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Hormones

, Volume 14, Issue 3, pp 383–391 | Cite as

Predictors of post-traumatic pituitary failure during long-term follow-up

  • Orsolya Nemes
  • Noemi Kovacs
  • Endre Czeiter
  • Peter Kenyeres
  • Zita Tarjanyi
  • Laszlo Bajnok
  • Andras Buki
  • Tamas Doczi
  • Emese Mezosi
Research

Abstract

OBJECTIVE

There is increasing awareness among physicians of the risks of traumatic brain injury (TBI)-induced hypopituitarism. We have assessed the prevalence and risk factors of posttraumatic hypopituitarism by analyzing the TBI database of the University of Pecs.

DESIGN

This consecutive analysis of 126 TBI survivors (mean age: 42.4 years, average follow-up time: 48 months) revealed that 60.3% had severe and 39.7% moderately severe trauma based on GCS score. Subdural hemorrhage (29.3%) and diffuse injury (27%) were the most common types of injury; 17.5% of patients suffered basal skull fractures.

RESULTS

The prevalence of major anterior pituitary failure was 57.1%. Occurrence of total and partial growth hormone deficiency (GHD/GHI) was 39.7%, while LH/FSH, TSH and ACTH deficiencies were less frequent, namely 23.0%, 16.7% and 10.3%, respectively. Of the 82 patients with multiple endocrine evaluations, 31.7% presented significant changes in hormonal deficiencies during the follow-up period: new hormone deficiencies developed in 16 patients, while hormonal disturbances resolved in 10 subjects. Looking for factors influencing the prevalence of pituitary dysfunction, endocrine results were analyzed in relation to age, gender, GCS scores, injury types, basal skull fracture, ventricular drain insertion and necessity of neurosurgical intervention. All hormonal disturbances were more prevalent after severe trauma (OR: 3.25, p = 0.002), while the need for surgery proved to be an independent determinant of multiple and GH deficits (OR: 3.72 (p = 0.004) and 9.33 (p = 0.001)).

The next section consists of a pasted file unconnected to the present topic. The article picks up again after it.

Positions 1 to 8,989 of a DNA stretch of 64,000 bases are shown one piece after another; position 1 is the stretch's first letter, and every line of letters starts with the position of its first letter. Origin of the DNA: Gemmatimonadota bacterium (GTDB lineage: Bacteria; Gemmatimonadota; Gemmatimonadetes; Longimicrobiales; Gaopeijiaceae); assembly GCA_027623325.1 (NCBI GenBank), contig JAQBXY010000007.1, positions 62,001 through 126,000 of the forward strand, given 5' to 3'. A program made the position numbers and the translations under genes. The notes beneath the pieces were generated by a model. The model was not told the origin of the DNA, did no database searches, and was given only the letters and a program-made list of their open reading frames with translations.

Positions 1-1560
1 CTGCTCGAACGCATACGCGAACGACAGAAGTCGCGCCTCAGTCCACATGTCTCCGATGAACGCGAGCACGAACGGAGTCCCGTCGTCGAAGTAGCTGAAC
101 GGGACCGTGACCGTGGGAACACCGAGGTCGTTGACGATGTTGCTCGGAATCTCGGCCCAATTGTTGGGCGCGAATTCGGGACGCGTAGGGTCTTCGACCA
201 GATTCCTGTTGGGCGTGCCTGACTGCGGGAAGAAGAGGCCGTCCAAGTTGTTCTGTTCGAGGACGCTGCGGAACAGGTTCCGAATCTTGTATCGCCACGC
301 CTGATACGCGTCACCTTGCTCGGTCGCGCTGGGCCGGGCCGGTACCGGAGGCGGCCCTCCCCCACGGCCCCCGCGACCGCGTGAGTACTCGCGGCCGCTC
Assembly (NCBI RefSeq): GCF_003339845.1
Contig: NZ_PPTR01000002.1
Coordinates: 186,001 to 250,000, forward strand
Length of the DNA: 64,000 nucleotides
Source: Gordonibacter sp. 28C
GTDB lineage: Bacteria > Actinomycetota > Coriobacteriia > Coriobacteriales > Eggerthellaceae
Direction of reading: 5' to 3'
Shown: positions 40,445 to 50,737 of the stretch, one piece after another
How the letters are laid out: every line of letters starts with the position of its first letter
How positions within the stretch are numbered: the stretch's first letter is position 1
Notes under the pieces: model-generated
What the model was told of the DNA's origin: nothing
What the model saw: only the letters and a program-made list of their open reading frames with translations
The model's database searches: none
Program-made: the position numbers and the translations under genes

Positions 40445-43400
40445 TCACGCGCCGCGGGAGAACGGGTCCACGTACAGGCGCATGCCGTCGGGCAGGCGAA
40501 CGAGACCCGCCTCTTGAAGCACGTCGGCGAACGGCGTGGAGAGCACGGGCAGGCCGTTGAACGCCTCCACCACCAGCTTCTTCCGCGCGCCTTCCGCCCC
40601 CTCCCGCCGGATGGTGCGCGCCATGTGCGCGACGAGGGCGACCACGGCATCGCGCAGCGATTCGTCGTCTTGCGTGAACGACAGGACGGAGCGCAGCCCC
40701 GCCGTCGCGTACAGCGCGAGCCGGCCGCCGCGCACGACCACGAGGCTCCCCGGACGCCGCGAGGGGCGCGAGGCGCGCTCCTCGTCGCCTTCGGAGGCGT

CONCLUSION

Post-traumatic hypopituitarism is common and may evolve or resolve over time. Victims of severe TBI and/or patients who have undergone neurosurgical intervention for head injury are the most prone to post-traumatic hypopituitarism.

Key words

Traumatic brain injury Hypopituitarism GCS Growth hormone deficiency 

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Copyright information

© Hellenic Endocrine Society 2015

Authors and Affiliations

  • Orsolya Nemes
    • 1
  • Noemi Kovacs
    • 2
  • Endre Czeiter
    • 2
  • Peter Kenyeres
    • 1
  • Zita Tarjanyi
    • 1
  • Laszlo Bajnok
    • 1
  • Andras Buki
    • 2
  • Tamas Doczi
    • 2
  • Emese Mezosi
    • 1
  1. 1.1st Department of Internal MedicineUniversity of PecsPecsHungary
  2. 2.Department of NeurosurgeryUniversity of PecsPecsHungary

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